Now You See Me
Rated PG-13 for language, some action and sexual content. One hour, 56 minutes.
Publication date: Publication Date May. 31, 2013
Review by Peter Canavese
Emptiness doesn't preclude fun, but "Now You See Me" is so preposterous in its particulars, so ludicrous in its lowdown, that you're liable to kick yourself silly for having bothered to play along. As directed by Louis Leterrier ("The Incredible Hulk," "Clash of the Titans"), the picture starts out brisk and credibly "Ocean's 11"-y, a shuffly jazz score accompanying introductions to the middlebrow magicians who will become star players "The Four Horsemen."
A mysterious figure selects and brings together Vegas-y attractions J. Daniel Atlas (Jesse Eisenberg) and Henley Reeves (Isla Fisher), as well as two hustlers: mentalist Merritt McKinney (Woody Harrelson) and small-time scammer Jack Wilder (Dave Franco). After a time jump, we find the motley crew headlining a giant MGM Grand show under the patronage of insurance mogul Arthur Tressler (Michael Caine) and the watchful eye of debunker Thaddeus Bradley (Morgan Freeman).
When that Vegas show turns out to be predicated on a right-before-your-eyes Parisian bank heist, in come grumpy FBI agent Dylan Rhodes (Mark Ruffalo) and magic-loving Interpol operative Alma Dray (Melanie Laurent) to investigate and flirt. Despite all of those stars, most of whom have individually headlined their own movies, screenwriters Ed Solomon and Boaz Yakin & Edward Ricourt unconventionally split their narrative focus such that the plot becomes the star. The story mostly sticks by Agent Rhodes, with the Four Horsemen as his antagonists, but we're encouraged to root for the criminals, whose three splashy show crimes make up the film's three acts.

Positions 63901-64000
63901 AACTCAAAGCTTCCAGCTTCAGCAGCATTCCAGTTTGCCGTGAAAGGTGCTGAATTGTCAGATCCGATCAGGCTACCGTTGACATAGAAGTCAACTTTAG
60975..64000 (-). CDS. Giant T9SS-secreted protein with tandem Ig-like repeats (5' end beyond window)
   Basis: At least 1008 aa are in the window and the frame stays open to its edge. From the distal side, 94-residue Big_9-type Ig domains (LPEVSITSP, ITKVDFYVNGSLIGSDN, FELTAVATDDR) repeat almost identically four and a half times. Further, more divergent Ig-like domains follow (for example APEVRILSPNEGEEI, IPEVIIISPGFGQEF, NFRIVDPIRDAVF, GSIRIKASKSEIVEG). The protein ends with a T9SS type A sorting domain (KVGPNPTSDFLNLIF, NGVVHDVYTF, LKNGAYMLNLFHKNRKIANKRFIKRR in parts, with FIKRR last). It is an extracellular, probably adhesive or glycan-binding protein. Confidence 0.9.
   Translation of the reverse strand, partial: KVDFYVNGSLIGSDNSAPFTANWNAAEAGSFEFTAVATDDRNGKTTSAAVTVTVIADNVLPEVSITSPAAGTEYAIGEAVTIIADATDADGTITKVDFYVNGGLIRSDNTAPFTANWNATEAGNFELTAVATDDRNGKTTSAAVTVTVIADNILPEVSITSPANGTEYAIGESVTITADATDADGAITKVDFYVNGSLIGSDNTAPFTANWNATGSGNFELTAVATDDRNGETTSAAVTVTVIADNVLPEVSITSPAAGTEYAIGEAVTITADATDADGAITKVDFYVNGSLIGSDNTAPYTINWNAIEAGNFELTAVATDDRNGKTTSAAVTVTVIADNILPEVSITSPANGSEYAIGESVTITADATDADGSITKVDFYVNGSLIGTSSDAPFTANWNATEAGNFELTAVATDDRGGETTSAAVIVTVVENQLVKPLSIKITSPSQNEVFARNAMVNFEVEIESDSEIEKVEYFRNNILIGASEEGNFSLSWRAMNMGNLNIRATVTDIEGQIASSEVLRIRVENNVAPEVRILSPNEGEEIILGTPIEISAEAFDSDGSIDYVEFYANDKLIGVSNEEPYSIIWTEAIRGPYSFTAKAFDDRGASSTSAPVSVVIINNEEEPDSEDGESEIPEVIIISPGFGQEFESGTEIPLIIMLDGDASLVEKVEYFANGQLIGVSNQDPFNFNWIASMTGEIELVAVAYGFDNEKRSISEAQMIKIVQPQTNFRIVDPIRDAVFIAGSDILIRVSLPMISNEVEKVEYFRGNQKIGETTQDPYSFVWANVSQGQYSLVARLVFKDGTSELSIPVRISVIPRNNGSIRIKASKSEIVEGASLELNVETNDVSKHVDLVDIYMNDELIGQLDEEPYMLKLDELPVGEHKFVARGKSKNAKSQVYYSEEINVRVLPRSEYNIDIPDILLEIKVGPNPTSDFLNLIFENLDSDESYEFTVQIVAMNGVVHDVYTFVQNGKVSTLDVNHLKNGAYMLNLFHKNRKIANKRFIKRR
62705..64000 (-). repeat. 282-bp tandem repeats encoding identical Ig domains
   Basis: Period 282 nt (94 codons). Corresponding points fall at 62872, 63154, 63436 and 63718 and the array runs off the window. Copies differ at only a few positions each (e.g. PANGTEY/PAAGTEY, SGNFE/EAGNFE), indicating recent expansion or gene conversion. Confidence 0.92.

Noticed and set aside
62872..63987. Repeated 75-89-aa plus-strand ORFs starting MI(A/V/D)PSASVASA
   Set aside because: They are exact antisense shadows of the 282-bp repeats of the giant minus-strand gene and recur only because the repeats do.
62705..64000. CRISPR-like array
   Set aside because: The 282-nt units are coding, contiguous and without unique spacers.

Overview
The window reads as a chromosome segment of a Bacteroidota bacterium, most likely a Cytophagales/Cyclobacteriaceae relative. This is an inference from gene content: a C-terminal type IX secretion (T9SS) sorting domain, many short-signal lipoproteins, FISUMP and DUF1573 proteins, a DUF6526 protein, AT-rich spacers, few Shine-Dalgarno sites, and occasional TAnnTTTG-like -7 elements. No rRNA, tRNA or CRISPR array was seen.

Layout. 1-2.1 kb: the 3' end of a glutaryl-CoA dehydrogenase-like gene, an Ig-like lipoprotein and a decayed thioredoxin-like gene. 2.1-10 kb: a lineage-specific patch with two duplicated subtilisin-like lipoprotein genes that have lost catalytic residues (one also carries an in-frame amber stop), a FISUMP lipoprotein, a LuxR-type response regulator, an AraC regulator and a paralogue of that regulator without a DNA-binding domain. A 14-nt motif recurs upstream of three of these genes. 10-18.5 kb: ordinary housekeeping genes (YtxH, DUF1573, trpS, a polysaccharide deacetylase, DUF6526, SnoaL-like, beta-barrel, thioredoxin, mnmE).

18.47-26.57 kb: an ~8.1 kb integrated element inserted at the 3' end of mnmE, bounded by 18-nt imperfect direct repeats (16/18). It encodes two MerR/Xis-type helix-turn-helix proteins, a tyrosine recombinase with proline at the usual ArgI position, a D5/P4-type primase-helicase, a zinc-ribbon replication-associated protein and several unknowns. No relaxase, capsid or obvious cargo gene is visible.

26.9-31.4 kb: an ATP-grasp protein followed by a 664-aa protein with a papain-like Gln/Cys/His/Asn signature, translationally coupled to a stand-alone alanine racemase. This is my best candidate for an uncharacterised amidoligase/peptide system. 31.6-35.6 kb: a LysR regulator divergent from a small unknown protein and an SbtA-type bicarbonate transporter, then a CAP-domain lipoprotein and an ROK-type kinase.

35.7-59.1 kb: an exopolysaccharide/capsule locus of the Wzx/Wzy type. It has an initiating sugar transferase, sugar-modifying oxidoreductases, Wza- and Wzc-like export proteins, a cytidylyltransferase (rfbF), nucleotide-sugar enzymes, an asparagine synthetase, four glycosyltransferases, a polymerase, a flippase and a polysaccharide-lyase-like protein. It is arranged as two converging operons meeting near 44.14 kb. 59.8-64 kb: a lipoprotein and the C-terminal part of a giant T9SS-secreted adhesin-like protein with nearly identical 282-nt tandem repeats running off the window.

The ornamentation here is nothing to sneeze at. Leterrier brings flash and dazzle to spare, including action sequences that he frames tightly and moves quickly. He also succeeds in translating to film two bits of magic trickery (film-opening bits involving a card trick and Harrelson's body-cue readings; it's downhill from there). And who couldn't enjoy Caine and Freeman in a couple of toe-to-toe pas de deux?
Unfortunately, the film establishes then basically ignores an intriguing premise that the "Four Horsemen" are being tested for membership in an ancient magic cult (there are a few interesting movies in that idea, and this isn't any of them). Instead, the picture makes a deal with the devil, making character incidental to standard-issue twists that vigorously strain credulity. There are worse distractions to be had than "Now You See Me," but in a crowded summer marketplace, don't be surprised if "Now You Don't" right quick.